Reading the CSO, in particular, Transparency Internationals, response to Judge Musonda's judgement on the Dora Siliya case, one is left with utter feelings of pity and a sense of melancholy. Judge Musonda used precendents to argue his case, the Tribunal did not cite a single precendent on their finding that Dora breached the constitution, how then can any analytic individual argue that the ruling is unfortunate. It is mere hogwash and crap for CSos to misrepresent facts. Judge Musonda should be upheld for his legal uprightness, and not be critised because of the mere winds of political and public discontentment. CSOs in Zambia should stop being euphoric and playing to the media spotlight.

Gosh.., analyse first and talk later!

Wednesday, June 17, 2009

A Disfigurement of Political Opportunities

It is surely a historic feat that Rupiah Banda can pick a hammer and hit the nail closing his own coffin. It is frightening that a leader can re-appoint a publicily (not legally) unaccepted person.

The Dora Siliya re-appointment is amidst overwhelming public discontent with Rupiah Banda's leadership, and it surely is evidential of unfounded political arrogance. I will not be surprised if Dora Siliya does not receive the expected management support that is normally provided to a minister. Her performance, will as a result be constrained.

This is a time when the few good men left in our political governance institution of cabinet should show their moral mantle(if they do), by stepping down in disagreement with this one act of political foolery and arrogance.

This incident is purely a disfigurement of one's political opportunities to change a frightening negative political perception as a leader. The question that begs to be answered and now left to innuendo and speculation is - Whose interests is Rupiah Banda really serving?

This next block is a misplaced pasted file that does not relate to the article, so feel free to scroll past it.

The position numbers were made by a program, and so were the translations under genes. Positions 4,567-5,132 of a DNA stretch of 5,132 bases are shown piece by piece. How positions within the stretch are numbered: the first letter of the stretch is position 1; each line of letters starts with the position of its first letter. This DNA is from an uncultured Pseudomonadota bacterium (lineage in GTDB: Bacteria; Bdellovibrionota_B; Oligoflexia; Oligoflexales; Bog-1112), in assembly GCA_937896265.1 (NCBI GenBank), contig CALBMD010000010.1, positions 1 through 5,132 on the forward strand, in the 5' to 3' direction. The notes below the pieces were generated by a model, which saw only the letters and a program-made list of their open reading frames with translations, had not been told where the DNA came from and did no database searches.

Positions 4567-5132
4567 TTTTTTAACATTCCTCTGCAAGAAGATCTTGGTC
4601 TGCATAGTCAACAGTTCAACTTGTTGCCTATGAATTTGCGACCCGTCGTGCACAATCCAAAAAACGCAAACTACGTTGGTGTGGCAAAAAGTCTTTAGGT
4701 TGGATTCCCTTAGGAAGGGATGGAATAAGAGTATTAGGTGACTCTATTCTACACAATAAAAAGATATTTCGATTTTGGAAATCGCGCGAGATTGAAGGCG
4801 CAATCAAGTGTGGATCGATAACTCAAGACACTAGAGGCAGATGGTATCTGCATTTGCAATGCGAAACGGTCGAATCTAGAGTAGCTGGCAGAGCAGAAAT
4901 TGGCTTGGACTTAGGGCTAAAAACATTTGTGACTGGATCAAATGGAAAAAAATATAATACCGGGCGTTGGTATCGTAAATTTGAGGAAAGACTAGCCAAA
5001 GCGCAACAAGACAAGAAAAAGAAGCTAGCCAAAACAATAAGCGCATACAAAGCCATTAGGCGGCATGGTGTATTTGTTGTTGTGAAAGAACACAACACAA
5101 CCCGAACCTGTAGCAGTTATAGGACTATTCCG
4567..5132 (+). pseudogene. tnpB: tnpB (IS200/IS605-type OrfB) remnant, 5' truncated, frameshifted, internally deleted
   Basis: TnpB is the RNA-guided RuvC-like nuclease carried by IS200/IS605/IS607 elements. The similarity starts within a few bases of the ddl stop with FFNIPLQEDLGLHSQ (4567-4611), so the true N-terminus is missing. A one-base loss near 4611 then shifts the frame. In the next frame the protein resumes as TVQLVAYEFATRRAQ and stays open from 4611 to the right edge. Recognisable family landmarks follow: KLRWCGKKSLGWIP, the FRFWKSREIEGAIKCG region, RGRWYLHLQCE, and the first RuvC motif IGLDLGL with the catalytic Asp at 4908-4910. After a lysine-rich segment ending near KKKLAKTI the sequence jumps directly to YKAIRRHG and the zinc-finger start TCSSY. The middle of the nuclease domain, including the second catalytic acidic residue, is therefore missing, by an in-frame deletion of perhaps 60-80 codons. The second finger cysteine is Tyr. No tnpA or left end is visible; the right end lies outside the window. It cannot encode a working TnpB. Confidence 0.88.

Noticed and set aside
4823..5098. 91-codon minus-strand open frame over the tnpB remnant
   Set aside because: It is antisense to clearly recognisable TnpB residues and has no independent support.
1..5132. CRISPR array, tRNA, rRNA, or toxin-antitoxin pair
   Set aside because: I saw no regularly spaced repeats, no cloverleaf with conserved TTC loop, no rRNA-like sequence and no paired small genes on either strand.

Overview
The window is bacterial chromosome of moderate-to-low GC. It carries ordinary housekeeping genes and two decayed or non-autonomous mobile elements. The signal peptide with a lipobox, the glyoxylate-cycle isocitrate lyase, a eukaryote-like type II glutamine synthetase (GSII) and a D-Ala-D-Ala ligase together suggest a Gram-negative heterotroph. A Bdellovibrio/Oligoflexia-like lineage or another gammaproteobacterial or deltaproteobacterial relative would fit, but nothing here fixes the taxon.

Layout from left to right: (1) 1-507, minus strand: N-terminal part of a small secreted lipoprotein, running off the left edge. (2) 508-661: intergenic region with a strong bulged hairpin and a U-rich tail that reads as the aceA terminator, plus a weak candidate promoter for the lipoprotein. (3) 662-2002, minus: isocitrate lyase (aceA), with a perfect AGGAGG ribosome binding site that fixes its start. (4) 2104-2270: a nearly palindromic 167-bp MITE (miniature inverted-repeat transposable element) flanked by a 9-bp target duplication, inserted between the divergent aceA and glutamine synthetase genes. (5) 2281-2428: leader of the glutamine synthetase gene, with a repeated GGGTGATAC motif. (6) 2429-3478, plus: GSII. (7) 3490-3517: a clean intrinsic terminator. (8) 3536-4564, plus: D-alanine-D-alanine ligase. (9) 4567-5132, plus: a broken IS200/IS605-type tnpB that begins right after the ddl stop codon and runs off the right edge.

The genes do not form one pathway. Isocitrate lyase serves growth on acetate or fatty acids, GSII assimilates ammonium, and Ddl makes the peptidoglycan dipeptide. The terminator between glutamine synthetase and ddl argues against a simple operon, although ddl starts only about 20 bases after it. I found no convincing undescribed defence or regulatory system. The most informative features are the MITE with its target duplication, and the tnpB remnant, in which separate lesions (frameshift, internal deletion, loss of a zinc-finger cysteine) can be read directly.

Dora Siliya, Legality & Legitimacy: A Question of Political Acceptability

The inalienable premise of political acceptability or correctedness is that there is a difference between what is legal and what is legitimate.

Dora Siliya does not have any legitimacy to ascend back into political office simply because her political acceptableness is non-existent. This is despite the fact that Judge Musonda eloquently argued that Siliya is absolved of the misrepresentation of breach of the constitution. There is no denying the fact that legally she is a free person.

But it should be undoubted that being legally absolved of a misrepresented breach of the constitution, does not absolve one of his or her political unacceptedness. It is a folly of the incumbent president, Rupiah Banda, to re-appoint a person who in the political perceptions of the majority of Zambians has no moral legitimacy to hold political office again.

In any case, I consistently argued that the Tribunal did misrepresent the interpretation of the Attorney General's legal advice, but this is not to say I absolved her of any perceived wrong doings. For instance, I find it had to have trust in a public individual that can transact publicly in her car and at a filling station!

Her suitability for public office was brought in question, not simply by her ignoring the AGs advice, but by the manner in which she conducted public affairs. And this, I had hoped the president and his advisors would understand. But, it is clear it is futile to believe our leaders will understand that legal decisions are seldom in line with political legitimacy or acceptability.

It really amazes me what African leaders think. A tragedy.

Wednesday, June 10, 2009

The dodo and the dodos

I am starting the day stressed. Really not understanding why Zedizens are now so prone to believing falsehoods. Did not sleep well, as I kept wondering how an educated group could not understand the difference between a lie and a truth. It is simply a question of "a lie repeated so often becomes a truth". Our current intellectual space has been reduced to one of innuendos and speculations. Arguing from a knowledge point of view is deemed, partisan or suspect! Utter rubbish.

It is tragic. The average person I work-related interact with is neither desperate nor hungry. It actually is the subject of the work that is mostly desperate or hungry. Yet, the intellect of these diametric opposites is the most distant from dialectic inquiry. In short, the dodo and the dodos are the same.

At Kilimanjaro

Its another day, sitting having coffee at Kili. The discussion topics are typical. The Post, Sata, HH, RB, and wherein to draw the line as to who is communicating facts or opinion. The bottomline is slowly, I am believing it does not matter anymore as Zedizens are not ready to exist in the future.

An understanding of our present socio-political and economic circumstances, I have consistently argued should be premised on what future as a people we seek to live in today. An understanding which unfortunately is not acknowledged or even debated. Instead we waste time debating nonsensical issues of presidential candidates as if presidents are the future.

More later...